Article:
Hi, recently lost job of 35 years in Tool&Die work, due to plant closing and moving to China. I have small welding and machine shop at home, has been just a hobby. I need profitable projects to give this a chance. Can you help me ?
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Thread: "lost job" need advice
05-11-2009, 01:51 PM #1Junior Member
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- May 2009
"lost job" need advice
05-11-2009, 02:49 PM #2
The hardest part is finding people to pay for your work whatever it is. I too have a machine shop and can get lots of work but i can't get any at 50 or 60 bucks an hour. But i can do all the small jobs the bigger shops turn away and still make a few bucks. But there is no way i could support my house with it...BobBob Wright, Grandson of Tee Nee Boat Trailer Founder
Metal Master Fab Salem, Oh 44460
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05-11-2009, 03:51 PM #3Senior Member
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- Feb 2008
Dwayne, Sorry to here about your misfortune. It sounds like your way ahead of most folks who have found themselves in this position.It would be a good idea to talk to an accountent to get the bookwork set up the right way from the get go.You need to decided in what spacific direction you'd like to go and pound the pavement, visit shops and businesses. talk, talk, talk to friends, family, and even strangers. Stay flexable but don't loose your direction. Find out about your competition, rates, services offerd etc. Don't work to cheap, an hourly rate is easier then bidding on jobs, espeically when starting out. Keep the overhead as low as possible, very important. Also back away from pushy people. Thats just a small percent from the school of hard knocks.Good luck to you.
05-11-2009, 06:47 PM #4
After 35 years you shoulda been set for retirement???????
Sorry to hear you've been outsourced. Good Luck.Miller Syncrowave 200
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05-11-2009, 08:00 PM #5
I all just depends on how good you are at promoting yourself.
There are plenty of skilled craftsmen out there who simply need a boss.
There are plenty of very diciplined business people out there who do the money right and have all the bases covered... but just plain out suck at finding work.
Many guys who always worked for "the man" have a whole bunch of idealistic views about the right way to run a business.
There are guys out there that truly SUCK at what they do and still stay covered up and make loads of money because they know how to get the business.
What type of welding and machining are you good at, and what is it that people in your area will pay for??? If they match up, and you fill the bill, you may just have to retire all over again someday!!
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05-12-2009, 10:05 AM #6
I'm sorta in the same boat as you (well it started in 2003) But i was let go from a job because my wife had a seisure and they said i couldn't go to the hospital till after work so i told them i was done with work right then. This was for a corporation owned by blockbuster that is in the autoparts industry, i had benefits, 401k, health insurance, paid vacation the works.. now vacation is when i don't have work, it's not paid and health insurance is a matter of how much money is in my wallet LOL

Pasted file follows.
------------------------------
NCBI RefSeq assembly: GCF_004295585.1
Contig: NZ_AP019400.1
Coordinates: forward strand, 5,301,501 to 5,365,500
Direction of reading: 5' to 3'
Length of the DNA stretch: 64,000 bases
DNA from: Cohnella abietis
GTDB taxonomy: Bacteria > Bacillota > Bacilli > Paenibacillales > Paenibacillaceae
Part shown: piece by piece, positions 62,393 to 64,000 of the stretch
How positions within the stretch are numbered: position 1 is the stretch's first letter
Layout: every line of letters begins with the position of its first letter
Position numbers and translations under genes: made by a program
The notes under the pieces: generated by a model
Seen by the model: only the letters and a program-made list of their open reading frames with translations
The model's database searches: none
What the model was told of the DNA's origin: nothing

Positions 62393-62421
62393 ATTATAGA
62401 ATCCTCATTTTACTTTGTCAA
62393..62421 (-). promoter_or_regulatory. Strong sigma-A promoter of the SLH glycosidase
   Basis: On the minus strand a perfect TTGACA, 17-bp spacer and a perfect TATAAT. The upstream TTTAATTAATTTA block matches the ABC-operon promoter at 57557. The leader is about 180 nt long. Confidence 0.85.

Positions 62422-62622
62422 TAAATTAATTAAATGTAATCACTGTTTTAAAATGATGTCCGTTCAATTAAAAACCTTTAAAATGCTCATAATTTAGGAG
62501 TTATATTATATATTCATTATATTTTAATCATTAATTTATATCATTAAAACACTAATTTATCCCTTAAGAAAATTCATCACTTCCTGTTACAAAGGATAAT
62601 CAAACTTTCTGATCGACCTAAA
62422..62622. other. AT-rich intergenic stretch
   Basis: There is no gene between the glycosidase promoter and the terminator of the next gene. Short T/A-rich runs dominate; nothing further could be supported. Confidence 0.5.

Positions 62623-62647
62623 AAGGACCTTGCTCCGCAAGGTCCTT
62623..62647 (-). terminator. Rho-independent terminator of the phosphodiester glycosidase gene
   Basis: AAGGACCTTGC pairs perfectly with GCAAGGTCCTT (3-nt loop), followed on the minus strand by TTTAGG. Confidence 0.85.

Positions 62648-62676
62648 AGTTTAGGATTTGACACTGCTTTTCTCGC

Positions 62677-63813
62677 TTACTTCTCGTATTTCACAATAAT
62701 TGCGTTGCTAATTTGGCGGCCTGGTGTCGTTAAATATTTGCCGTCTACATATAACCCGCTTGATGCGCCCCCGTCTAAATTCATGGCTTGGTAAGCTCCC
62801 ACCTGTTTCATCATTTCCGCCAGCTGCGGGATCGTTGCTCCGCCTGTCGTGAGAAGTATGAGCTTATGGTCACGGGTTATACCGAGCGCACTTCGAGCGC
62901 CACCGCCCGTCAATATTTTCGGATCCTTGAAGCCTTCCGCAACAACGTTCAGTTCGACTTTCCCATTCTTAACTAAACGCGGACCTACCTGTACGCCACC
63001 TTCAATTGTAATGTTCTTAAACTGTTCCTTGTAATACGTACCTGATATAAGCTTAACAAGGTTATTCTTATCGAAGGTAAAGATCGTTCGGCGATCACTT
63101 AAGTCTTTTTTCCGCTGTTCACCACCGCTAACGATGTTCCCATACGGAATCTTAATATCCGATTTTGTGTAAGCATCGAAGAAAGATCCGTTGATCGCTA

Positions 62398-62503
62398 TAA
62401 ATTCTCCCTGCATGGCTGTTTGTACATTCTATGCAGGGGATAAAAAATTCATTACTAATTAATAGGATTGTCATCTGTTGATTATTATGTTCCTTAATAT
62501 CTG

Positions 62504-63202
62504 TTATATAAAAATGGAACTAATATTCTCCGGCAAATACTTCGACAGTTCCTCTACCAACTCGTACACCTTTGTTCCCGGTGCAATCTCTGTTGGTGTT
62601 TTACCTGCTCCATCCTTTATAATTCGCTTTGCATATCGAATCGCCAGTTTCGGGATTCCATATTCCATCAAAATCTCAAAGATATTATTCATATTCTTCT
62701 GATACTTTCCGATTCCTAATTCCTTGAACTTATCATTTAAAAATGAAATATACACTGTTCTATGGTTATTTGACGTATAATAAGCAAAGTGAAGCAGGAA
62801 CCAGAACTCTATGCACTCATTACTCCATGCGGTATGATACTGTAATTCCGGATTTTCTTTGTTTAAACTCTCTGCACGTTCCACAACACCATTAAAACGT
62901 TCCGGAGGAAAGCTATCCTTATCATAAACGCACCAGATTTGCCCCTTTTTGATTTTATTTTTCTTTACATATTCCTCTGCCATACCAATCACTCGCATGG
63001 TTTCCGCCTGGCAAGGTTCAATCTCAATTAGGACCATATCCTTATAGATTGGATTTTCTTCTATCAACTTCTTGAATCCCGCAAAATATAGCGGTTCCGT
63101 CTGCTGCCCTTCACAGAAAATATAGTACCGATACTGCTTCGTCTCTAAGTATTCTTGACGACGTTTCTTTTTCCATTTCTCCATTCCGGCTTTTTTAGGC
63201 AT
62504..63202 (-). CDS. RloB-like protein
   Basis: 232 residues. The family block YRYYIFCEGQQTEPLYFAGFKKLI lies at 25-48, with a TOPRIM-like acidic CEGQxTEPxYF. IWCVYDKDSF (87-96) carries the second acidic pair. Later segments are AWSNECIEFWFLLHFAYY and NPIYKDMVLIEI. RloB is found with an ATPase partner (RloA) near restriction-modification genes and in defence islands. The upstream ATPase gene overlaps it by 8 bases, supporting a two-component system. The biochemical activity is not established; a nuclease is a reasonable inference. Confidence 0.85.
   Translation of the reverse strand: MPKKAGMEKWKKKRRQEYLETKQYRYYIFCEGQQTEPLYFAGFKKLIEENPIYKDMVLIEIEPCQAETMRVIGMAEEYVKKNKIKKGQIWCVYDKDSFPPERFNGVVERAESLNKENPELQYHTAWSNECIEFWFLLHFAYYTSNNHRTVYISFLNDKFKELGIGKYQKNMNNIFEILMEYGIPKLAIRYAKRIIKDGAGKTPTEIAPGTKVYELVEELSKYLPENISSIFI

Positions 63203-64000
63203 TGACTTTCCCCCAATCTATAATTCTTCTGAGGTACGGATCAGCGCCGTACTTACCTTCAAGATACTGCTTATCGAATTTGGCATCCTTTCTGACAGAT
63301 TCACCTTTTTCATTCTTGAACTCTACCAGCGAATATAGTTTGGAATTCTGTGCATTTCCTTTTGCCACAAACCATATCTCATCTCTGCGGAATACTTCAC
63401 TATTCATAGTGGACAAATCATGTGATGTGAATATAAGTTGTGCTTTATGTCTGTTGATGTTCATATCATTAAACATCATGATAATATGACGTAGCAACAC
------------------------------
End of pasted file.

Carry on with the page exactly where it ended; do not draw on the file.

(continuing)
After that we (the wife and I) opened a small home painting business which quickly became rather sucessfull due to the fact that i knew some people in the home building trade. Then in 2005 I tore my ACL,MCL and ruptured the meniscus in 5 places and was laid up for 2 months waiting on surgery then there was 7 more months of wearing a brace, physical therapy and the like. Well, by the time i got back in the swing of things the housing market had plumeted around here and my one and only contract builder went under himself leaving me with only retail work to find and that's when things got hard.
Over the next few years I took painting jobs with companies that understood i was only going to be working when i didn't have business myself (about 80% of the time at that point) and with their help and my will to work, chase work ans self promote constantly, my painting business took back off, just not to the extent it was before my injury.
Well, by this time i had bought a mill/lathe, a bandsaw, MIG welder and a ton of other metal working tools because that was my favorite hobby, then as the painting business went on I decided to open a new division so to speak and with the purchase of about 9k dollars worth of new welding and fab equipment I took the plunge and opened my doors to the public for welding and fab work ( i had always done stuff for the local guys i knew from the track already) So i started going to the track with my mobile rig, talking to racers and drumming up work. Then as things started picking up i just started going more and more places promoting what i do (and at some points i was even too broke to have business cards, but people who had heard of me through friends were willing to bring me work once they met me, and with that refferals to their friends became common.
NOw days i still paint when the work is there, but i constantly have some sort of project in my welding/fab shop and i'm just straight up with the customers telling them to expect 60 an hour ( but honest hours, no beer time) and on those occasions where i felt i could just ask a set sum instead of an hourly rate the customers were estatic and just kept coming back and telling more and more people.
Now mind you this took countless hours of phone calls, millions of crap jobs you would other wise not do except to help get your name out and a bunch of other jobs i would have rather not taken, now here it is 2 years since i went public with it and i'm making more money from my basement and garage than i would in any average week working for some one else ( i run the taxes under my contractor license for the painting business)